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This report presents harmful practices that violate the rights of women and children with disabilities and details the standards protecting against harmful practices in the Convention on the Rights of Persons with Disabilities. It concludes with recommendations from IDA

Violence and abuse against women with disabilities in Malawi

HOEM KVAM, Marit
HELLUM BRAATHEN, Stine
November 2006

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This is a case study of violence and sexual abuse towards women with disabilities in Malawi. It is based on in-depth interviews and focus group discussions. This work examines the childhood and adult experiences of these women, and asserts that discrimination, stigma and vulnerability is worse for adult women.It claims that improvements to access and education will lead to empowerment, thus improving the overall quality of life that women with disabilities can enjoy. This work would be useful for anyone with an interest in human/ women's rights and disability

Disabled women : tackling double discrimination

July 2005

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This brief article looks at how disabled women face double discrimination because of their disability and their gender. In many developing countries women are only valued in their roles as wives or mothers. If they have a disability, they may not be in a position to assume those roles. Often they suffer isolation and become victims of violence. There are also signs that inequalities between men and women are growing. The article calls for changes in family and community attitudes towards women and disability

I'm a teenager : what happened to my rights?

HALFORD, Stuart
et al
November 2004

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This book covers 15 issues affecting the world's young people, such as sexual exploitation, child labour, crime and punishment, HIV and AIDS, and early marriage and motherhood. Chapter 13 deals with issues facing disabled youth including prejudice, abuse and lack of education. The book describes Plan International's work around the world addressing youth issues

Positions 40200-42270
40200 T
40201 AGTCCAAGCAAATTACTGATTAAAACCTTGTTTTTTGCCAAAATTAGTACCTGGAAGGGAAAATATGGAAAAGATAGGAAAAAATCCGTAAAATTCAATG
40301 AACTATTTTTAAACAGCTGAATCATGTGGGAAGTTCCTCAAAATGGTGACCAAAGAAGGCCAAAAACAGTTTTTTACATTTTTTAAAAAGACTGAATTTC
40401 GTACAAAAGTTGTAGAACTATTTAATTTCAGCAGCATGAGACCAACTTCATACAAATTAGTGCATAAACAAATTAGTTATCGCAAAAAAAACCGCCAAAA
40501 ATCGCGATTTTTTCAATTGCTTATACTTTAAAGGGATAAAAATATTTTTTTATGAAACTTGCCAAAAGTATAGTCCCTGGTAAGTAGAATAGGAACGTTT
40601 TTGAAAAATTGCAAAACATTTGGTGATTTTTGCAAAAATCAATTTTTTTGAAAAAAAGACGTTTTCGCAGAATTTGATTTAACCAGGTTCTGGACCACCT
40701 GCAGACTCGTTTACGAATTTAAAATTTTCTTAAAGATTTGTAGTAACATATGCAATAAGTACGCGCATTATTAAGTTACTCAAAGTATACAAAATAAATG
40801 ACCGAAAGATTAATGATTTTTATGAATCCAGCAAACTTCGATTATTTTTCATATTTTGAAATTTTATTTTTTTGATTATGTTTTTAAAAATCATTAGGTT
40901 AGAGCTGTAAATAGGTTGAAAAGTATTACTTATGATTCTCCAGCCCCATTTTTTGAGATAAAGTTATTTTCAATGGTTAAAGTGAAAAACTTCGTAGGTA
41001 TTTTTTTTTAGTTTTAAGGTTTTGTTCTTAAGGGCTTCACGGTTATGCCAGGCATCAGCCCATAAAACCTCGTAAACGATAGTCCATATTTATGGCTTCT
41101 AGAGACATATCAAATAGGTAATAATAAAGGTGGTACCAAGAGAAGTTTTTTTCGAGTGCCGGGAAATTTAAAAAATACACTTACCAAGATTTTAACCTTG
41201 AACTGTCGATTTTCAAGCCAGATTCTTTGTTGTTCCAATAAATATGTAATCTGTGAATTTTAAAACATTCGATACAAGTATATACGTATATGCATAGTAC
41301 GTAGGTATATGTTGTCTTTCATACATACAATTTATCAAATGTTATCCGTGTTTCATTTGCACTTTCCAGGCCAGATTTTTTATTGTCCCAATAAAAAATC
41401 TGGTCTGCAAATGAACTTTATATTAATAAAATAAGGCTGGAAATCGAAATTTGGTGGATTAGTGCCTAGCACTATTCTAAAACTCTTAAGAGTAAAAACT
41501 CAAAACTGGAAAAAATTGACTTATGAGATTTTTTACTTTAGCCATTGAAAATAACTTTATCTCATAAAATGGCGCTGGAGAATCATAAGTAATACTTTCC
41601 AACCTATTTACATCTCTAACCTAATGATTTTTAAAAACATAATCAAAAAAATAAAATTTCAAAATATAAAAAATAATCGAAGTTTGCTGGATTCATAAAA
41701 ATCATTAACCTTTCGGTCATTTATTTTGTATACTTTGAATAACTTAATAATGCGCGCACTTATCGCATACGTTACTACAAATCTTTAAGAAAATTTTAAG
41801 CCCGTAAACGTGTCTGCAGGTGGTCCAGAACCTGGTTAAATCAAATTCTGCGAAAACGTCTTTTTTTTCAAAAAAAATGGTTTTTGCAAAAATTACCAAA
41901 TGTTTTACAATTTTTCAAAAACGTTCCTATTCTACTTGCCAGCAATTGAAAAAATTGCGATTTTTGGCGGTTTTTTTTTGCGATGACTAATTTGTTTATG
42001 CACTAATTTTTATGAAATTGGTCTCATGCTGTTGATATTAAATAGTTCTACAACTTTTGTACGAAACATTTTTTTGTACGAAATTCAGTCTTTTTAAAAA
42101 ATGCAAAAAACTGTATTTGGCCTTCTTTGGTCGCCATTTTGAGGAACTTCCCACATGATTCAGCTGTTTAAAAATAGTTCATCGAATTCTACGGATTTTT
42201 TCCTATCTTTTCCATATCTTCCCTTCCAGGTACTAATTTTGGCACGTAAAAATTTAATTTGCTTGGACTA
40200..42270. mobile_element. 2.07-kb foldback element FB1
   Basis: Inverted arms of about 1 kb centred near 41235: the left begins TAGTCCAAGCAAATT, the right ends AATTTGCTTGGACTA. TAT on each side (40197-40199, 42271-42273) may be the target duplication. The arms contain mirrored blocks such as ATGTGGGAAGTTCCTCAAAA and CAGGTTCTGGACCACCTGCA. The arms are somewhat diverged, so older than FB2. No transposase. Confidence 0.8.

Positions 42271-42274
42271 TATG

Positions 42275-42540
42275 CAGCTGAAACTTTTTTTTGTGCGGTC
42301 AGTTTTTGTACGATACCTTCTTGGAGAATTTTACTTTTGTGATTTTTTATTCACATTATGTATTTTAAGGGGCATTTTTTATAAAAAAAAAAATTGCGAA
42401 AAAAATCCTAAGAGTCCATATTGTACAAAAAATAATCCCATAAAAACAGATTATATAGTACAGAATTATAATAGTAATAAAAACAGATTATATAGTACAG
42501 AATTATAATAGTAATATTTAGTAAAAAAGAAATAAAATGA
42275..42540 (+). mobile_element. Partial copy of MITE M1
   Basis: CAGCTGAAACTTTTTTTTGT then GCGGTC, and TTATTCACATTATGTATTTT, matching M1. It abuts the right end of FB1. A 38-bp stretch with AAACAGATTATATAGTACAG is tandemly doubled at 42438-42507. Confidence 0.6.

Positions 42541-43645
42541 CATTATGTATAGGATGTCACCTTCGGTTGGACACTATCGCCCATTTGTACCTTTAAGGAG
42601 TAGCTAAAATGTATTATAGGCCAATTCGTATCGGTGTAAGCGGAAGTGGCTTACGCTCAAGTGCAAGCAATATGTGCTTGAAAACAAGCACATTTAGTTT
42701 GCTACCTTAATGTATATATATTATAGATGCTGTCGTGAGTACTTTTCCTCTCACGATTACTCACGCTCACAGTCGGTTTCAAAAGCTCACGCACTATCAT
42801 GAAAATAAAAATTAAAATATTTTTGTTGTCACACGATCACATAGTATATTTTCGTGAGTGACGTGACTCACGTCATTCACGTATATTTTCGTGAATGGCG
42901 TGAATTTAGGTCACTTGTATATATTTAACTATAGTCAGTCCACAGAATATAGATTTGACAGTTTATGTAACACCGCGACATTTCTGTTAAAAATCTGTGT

Where there is no psychiatrist : a mental health care manual

PATEL, Vikram
2003

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This is a practical manual about mental health care, aimed at community health workers, primary care nurses, social workers and primary care doctors. It describes more than 30 clinical problems associated with mental illness, using a problem-solving approach to guide the reader through their assessment and management. It addresses the lack of understanding of mental health among many health workers

Where women have no doctor : a health guide for women

BURNS, A. August
et al
1997

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Using simple language and hundreds of pictures, this book provides information on how a woman's body changes, and on monthly bleeding, and has chapters among others on health concerns of girls, mental health and violence against women

Family violence against women with disabilities

DISABLED WOMEN’S NETWORK (DAWN) ONTARIO

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This factsheet provides information about family violence against women with disabilities. It highlights the different form of violence and abuse that may be committed against disabled women and various supports available. This resource is useful to anyone interested in family violence against women with disabilities